Vollmer spoke with a few of his Android developer friends during the Threes blackout and they said his situation was fairly common.
"Google has bots that crawl over their store and look for instances of 'keyword stuffing' and then automatically take down the app," Vollmer explains. "You then have to appeal to get the app back on the store, which can take two to three days. On the Apple app store every app goes through an approval process for a few weeks before it shows up on the store. On Google Play you can publish a game instantly, but you are at risk of Google pulling it at any moment."
Vollmer has tried to fight against the wave of Threes clones, which popped up at a ridiculous rate starting just 21 days after the original game's release. Threes took 14 months and more than 500 emails between Vollmer and artist Greg Wohlwend to plan and perfect, and these games took the idea and ran with it, often with a price tag of "free." Threes, on the other hand, costs $1.99. At first, the developers tried to get rid of the clones whack-a-mole style -- and then 2048 showed up.
"There was technically nothing wrong with it," Vollmer says. "It didn't steal our art or our name and the creator of the web version was so far removed from the game scene that he had never even heard of Threes. He cloned a clone without knowing."
The studio behind 2048 is a notorious clone-making machine, and it's able to stay in business because it's not technically breaking any rules.
"My copyright on Threes only covers the look and feel of the game, and 2048 looks very different," Vollmer says. "My trademark only covers the icon and name, and 2048 has neither. My only hope of legal action would be to patent the game mechanics, which I will never do for a thousand different reasons. All I can do is treat 2048 like a healthy competitor -- one that wouldn't exist if it wasn't for me."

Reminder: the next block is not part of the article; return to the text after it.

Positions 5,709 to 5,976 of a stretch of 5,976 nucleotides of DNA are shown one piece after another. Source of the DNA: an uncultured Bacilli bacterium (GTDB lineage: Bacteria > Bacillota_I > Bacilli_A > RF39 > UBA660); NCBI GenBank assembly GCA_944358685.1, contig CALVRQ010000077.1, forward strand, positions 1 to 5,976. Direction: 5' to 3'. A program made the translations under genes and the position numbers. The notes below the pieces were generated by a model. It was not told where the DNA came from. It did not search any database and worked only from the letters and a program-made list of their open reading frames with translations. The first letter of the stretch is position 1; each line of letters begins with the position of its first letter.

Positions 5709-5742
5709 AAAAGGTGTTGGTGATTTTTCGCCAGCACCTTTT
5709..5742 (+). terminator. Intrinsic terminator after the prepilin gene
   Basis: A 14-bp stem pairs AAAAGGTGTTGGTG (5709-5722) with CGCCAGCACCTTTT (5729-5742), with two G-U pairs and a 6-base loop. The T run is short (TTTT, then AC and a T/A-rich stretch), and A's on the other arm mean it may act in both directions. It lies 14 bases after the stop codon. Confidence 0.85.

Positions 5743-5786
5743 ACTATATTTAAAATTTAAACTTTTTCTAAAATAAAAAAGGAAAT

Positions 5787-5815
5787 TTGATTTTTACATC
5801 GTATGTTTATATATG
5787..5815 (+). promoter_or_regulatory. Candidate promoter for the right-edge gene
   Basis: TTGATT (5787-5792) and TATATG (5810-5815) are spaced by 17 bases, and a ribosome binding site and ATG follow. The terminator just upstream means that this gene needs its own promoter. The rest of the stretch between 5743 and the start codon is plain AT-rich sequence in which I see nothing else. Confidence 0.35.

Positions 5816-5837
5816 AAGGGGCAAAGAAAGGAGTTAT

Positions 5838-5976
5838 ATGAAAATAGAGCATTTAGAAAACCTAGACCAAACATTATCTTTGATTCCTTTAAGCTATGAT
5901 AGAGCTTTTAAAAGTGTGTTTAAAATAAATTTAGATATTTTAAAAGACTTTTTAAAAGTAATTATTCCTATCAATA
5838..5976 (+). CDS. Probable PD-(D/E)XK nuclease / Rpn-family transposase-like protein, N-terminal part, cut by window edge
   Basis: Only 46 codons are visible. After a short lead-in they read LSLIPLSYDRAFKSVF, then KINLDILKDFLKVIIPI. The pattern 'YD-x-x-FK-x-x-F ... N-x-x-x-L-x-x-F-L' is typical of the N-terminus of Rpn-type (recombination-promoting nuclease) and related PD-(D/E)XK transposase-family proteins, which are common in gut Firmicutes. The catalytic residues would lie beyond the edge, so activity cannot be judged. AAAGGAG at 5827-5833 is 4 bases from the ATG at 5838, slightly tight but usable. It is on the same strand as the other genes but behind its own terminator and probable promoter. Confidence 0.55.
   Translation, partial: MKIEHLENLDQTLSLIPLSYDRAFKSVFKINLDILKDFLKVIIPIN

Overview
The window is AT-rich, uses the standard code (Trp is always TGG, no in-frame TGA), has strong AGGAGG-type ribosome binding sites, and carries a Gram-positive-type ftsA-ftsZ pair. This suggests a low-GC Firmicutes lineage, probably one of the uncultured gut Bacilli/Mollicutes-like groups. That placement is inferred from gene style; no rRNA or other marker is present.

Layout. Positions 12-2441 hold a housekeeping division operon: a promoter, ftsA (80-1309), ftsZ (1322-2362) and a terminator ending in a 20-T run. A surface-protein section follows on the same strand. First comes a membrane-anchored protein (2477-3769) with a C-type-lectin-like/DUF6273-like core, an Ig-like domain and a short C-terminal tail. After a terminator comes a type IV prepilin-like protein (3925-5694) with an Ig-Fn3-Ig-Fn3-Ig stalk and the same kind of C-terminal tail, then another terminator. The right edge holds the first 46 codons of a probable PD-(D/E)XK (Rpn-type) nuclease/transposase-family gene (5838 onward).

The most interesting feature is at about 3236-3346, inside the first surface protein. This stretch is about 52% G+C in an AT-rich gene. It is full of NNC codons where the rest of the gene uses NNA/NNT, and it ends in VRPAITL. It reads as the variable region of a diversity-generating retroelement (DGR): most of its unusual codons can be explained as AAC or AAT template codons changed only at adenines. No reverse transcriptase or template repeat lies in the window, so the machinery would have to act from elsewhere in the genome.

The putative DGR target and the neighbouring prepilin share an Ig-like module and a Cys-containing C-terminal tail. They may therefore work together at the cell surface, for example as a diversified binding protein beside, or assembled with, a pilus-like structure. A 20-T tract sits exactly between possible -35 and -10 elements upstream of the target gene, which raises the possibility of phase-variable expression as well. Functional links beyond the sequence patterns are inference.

According to Google Play, Threes has been installed 100,000 to 500,000 times, while 2048 has been installed 10 million to 50 million times.
Clearly, today, Threes was placed on the Google Play support fast-track once people there realized the mistake. This saved Vollmer a few days of not only inactivity, but of potential customers being directed to clones of his game. It was a blunder and at least it was handled quickly, but Google Play's "publish now, pull later" philosophy remains. The Apple app store has its own issues as well, including oversaturation and pricing standards that feel like a race to the bottom. However, with the ironic removal of Threes, the oddity of Google Play's app policies are presently on full display.
"I want Google to rely on humans and not on robots to make these decisions," Vollmer says. "I want Google Play to at least issue warnings before they take these kinds of actions.... This was a completely tone-deaf move."